# m3 by thevo

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```									ESSENTIAL LEARNINGS – MATH – Grade 3 Content Number and Operation Essential Learnings Read, write and represent whole numbers up to 10,000. Representations may include numerals, expressions with operations, words, pictures, number lines, and manipulatives such as bundles of sticks and base 10 blocks. MDE 3.1.1.1 Use place value to describe whole numbers between 1000 and 10,000 in terms of groups of thousands, hundreds, tens and ones. MDE 3.1.1.2 For example: Writing 4,873 is a shorter way of writing the following sums: 4 thousands + 8 hundreds + 7 tens + 3 ones 48 hundreds + 7 tens + 3 ones 487 tens + 3 ones. Find 1000 more or 1000 less than any given four-digit number. Find 100 more or 100 less than a given four-digit number. MDE 3.1.1.3 Round numbers to the nearest 1000, 100 and 10. Round up and round down to estimate sums and differences. MDE 3.1.1.4 For example: 8726 rounded to the nearest 1000 is 9000, rounded to the nearest 100 is 8700, and rounded to the nearest 10 is 8730.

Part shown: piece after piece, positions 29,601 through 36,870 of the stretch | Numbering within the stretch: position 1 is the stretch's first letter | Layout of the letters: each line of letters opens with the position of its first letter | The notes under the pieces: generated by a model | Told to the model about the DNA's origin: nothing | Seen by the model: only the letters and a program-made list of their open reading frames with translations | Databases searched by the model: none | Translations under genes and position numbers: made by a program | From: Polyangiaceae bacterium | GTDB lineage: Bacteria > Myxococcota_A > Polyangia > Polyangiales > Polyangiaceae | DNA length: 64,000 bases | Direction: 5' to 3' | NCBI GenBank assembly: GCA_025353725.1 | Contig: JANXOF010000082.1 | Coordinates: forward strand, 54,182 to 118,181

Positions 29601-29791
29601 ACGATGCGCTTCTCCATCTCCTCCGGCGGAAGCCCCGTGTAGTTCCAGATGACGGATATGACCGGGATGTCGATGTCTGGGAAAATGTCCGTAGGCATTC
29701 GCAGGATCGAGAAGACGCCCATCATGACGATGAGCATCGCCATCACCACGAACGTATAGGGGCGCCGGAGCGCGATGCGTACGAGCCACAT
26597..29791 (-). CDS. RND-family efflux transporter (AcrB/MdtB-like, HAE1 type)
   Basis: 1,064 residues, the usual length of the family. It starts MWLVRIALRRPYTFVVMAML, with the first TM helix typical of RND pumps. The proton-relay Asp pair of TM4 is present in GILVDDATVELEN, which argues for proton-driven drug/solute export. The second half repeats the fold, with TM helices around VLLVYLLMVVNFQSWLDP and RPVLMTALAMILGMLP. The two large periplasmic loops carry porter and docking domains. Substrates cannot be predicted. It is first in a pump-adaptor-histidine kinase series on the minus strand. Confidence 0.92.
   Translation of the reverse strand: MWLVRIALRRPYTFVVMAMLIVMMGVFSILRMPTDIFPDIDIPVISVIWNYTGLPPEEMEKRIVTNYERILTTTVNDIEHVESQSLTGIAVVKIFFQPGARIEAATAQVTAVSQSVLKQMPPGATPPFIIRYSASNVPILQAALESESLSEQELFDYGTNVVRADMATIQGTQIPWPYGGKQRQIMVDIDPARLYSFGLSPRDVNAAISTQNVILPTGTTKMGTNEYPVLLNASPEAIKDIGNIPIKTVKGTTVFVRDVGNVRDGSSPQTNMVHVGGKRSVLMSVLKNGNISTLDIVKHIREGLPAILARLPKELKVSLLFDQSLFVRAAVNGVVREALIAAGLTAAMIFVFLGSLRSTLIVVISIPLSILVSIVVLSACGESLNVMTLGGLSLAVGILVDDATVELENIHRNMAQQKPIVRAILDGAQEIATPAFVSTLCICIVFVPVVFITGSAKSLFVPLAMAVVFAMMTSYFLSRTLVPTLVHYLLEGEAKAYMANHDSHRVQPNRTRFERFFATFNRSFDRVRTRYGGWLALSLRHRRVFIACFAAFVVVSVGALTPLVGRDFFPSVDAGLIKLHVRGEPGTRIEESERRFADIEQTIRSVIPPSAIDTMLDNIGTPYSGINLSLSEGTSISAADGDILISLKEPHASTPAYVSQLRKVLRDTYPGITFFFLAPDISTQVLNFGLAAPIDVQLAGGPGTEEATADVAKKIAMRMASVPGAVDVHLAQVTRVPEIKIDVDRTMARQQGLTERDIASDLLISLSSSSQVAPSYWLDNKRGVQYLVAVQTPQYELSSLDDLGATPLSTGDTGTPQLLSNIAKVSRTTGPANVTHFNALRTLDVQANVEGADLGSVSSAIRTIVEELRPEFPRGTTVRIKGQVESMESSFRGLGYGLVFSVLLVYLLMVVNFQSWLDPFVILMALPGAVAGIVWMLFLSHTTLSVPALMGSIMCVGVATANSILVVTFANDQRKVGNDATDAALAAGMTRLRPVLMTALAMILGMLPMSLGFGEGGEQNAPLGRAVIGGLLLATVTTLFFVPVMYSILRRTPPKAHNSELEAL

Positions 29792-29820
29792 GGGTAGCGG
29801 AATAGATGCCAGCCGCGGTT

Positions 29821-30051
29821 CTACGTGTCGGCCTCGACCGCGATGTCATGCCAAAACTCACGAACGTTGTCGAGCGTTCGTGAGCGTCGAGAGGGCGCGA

Lakeville Public Schools Teaching & Learning Services Revised 8/08 sle Standards: Minnesota Department of Education Page 1 of 7

Standard MDE 3.1.1 Compare and represent whole numbers up to 10,000, with an emphasis on place value.